Why the Universal Use of the 30-Year Mortgage Is Dangerous

Why the Universal Use of the 30-Year Mortgage Is Dangerous
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The short answer is that the 30-year mortgage amortizes extremely slowly, making it nearly twice as risky as a similar loan with a 20-year term. And the 30-year loan compounds risk-layering by promoting the use of higher combined loan-to-value and debt-to-income ratios (DTI). 

The Housing Lobby unabashedly supports the broad availability of the 30-year mortgage, and even wants it extended to manufactured housing.  This is because Housing Lobby sees the slow amortization as a feature that reduces monthly payments, making home “more affordable”.   They choose to ignore the bug--the 30-year loan, when combined with other risk factors, drives up home prices when the supply of homes is tight, especially for buyers of entry-level homes.  Since 2012, lower priced entry-level homes have risen by about 55%, while move-up homes have risen by about 31%.  This means lower priced entry-level homes that cost an average of $103,315 in 2012, cost a whopping $160,138 in late-2018. Thus, rather than making housing more affordable as its supporters claim, 30-year loans make housing less affordable. But more on this entry-level home pricing penalty later.

Let’s review the facts about the 30-year loan:

Fact 1: In December 2018, 30-year loans constituted 99% of all government guaranteed loans to finance a home purchase.  Government agencies guaranteed 85% of home purchase loans. 

Fact 2: This was not always the case.  In 1953, the year before Congress authorized the FHA to insure 30-year loans on existing homes, FHA’s average loan term was 21 years and conventional loans had a term of 15 years.  Even as recently as 1992, 27% of home purchase loans had a term of 15- or 20-years.

Fact 3: 30-year loans are much riskier than the 15- and 20-year loans they replaced.  In general, a 30-year loan is about twice as risky as a 20-year loan with similar risk characteristics. A 15-year loan has about 60% less risk than a 30-year loan with similar characteristics.  With the loans terms prevalent in the 1950s, it comes as no surprise that foreclosure levels in the 1950s literally rounded to zero.  With the broad adoption of the 30-year loan by FHA in the late 1950s and early 1960s, foreclosure rates started to rise to concerning levels in the early 1960s.

Fact 4: The prominent feature of 30-year loans is its lower or “easier” monthly payment compared to say a 20-year loan.  For example, the monthly payment at 4.5% on $100,000 is $507 for a 30-year loan, compared to $633 for a 20-year loan, an increase of 25% per month.

Fact 5: But it is the 30-year loan’s lower monthly payment that is its flaw.  The pace of principal pay-down on a 30-year mortgage is agonizingly slow.  At the end of 6 years, the balance on the 30-year loan is $89,138, compared to $78,749 for the 20-year loan.  This helps explain why the 30-year loan is so much riskier.  The paying down of principal through scheduled amortization is called earned equity.  House price appreciation through rising prices, particularly when rising faster than inflation, is call unearned equity.  Since the long term success of the 30-year loan as a wealth building tool is reliant on large doses of unearned equity on entry level-homes, it is fatally flawed.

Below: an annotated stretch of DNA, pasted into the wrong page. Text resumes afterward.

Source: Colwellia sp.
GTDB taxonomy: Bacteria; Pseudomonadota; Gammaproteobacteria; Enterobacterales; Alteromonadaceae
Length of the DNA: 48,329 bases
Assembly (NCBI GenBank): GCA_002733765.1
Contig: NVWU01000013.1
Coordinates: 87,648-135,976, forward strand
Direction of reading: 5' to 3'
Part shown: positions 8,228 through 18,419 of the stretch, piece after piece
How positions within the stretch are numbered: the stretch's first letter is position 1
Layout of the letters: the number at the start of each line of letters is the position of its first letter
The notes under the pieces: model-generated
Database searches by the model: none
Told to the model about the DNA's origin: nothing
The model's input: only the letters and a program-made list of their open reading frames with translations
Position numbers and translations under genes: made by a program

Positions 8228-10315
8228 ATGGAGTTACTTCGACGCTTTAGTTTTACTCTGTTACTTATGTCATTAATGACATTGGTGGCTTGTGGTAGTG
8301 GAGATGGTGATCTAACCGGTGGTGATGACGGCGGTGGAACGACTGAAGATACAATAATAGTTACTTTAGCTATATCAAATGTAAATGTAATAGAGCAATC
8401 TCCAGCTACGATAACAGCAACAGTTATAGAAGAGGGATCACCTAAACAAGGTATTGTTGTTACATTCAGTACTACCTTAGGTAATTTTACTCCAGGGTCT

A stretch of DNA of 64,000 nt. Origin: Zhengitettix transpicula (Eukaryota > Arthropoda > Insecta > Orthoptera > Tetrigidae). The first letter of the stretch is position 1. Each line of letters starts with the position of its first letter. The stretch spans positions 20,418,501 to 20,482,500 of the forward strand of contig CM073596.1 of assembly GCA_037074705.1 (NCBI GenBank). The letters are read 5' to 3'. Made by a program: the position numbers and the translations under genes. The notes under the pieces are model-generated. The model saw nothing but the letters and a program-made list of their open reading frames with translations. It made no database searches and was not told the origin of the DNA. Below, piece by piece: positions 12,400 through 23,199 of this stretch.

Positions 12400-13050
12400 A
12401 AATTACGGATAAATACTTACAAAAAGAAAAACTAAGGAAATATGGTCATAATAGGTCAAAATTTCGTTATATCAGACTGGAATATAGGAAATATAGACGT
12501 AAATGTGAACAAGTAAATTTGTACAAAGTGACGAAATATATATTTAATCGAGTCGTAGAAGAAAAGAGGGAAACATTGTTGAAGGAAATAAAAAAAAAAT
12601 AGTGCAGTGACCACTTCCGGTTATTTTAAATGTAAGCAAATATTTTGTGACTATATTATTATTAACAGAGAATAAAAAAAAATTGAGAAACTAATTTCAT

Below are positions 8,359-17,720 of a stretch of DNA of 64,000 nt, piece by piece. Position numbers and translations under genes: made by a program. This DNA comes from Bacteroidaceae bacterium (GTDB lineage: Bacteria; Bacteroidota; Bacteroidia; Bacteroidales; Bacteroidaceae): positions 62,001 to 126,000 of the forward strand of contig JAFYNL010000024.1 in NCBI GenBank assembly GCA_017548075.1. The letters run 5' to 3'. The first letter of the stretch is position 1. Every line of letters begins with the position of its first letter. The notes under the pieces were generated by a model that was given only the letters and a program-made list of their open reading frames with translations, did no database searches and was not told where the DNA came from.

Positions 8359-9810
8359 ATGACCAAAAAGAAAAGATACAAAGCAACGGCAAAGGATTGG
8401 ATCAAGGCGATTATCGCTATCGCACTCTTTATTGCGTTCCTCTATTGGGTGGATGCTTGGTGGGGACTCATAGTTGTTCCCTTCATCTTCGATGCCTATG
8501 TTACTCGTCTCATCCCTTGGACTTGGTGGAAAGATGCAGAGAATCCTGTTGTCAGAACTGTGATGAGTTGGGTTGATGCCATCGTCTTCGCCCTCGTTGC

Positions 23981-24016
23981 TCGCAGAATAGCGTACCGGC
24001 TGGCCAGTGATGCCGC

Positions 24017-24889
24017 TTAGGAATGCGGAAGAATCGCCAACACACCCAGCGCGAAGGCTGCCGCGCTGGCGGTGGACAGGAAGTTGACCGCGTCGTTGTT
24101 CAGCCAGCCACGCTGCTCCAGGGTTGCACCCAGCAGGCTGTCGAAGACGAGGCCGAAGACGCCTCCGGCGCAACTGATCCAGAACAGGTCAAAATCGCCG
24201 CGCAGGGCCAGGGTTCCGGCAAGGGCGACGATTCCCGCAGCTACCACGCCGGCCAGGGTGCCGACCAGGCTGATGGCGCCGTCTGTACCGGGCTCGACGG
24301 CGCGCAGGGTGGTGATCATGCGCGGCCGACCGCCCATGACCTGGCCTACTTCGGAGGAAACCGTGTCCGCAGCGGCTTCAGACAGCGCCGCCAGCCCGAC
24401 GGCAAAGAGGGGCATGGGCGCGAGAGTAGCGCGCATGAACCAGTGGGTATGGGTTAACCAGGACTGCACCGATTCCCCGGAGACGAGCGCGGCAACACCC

Fact 6: History has shown that the 30-year’s lower monthly payment does not make homes more affordable.  Instead, it leads to faster median home price growth relative to median incomes. Back in the 1950s, before the large-scale adoption of the 30-year loan, the median home price was about 2 times median income.  Today, this ratio is over 3.5. This result is predictable, as Ernest Fisher, FHA’s first chief economist in the 1930s and a university professor in the 1950s, observed that in a seller’s market, “more liberal credit is likely to be [capitalized] in price.”

Fact 7: As the easy terms of the thirty-year loan gets capitalized into higher home prices, the dollars needed for a down payment of say 10% doubles as the price of a home doubles.  Yet as already noted, incomes (and savings) do not rise as quickly.  At the start of the current home price boom in 2012, first-time FHA buyers had a median down payment of $3800.  In January 2019 the median down payment was still $3800, yet the median home price purchased had increased by 31%. This translates into more risk.

Fact 8: A similar trend has occurred with respect to borrower DTIs.  Since 2012, the DTIs of first-time FHA buyers have increased by 13%, an unsurprising result since wages have increased by only about 16% over the same period, but the price of homes purchased went up by 31%.

Fact 9: The impact on the level of risk different borrowers take may be quantified.  Loans to first-time buyers that are guaranteed by Federal agencies have an average mortgage risk score of 17%, almost double the rate of 9.9% for repeat buyers.

Fact 10: As noted previously, since 2012 the constant quality price of entry-level homes has risen by about 55%, while move-up homes have risen by about 31%.  Had the low segment risen at the same rate as the move-up segment over this period, the average entry-level buyer would be spending $24,800 or 15.5% lessfor a home today.  At this lower price, not only would homes be more affordable but they would require smaller down payments and low DTIs, thereby reducing the risk of foreclosure.  

The solution is simple.  Stop putting FTBs in harm’s way and end the pricing penalty. This can be done by switching to a 20-year loan term that builds wealth more reliably and at much lower risk of default. Second, adopt policies to increase the supply of newly constructed entry-level homes.

Edward Pinto is the chief risk officer and co-director of the Internal Center on Housing Risk at the American Enterprise Institute.    

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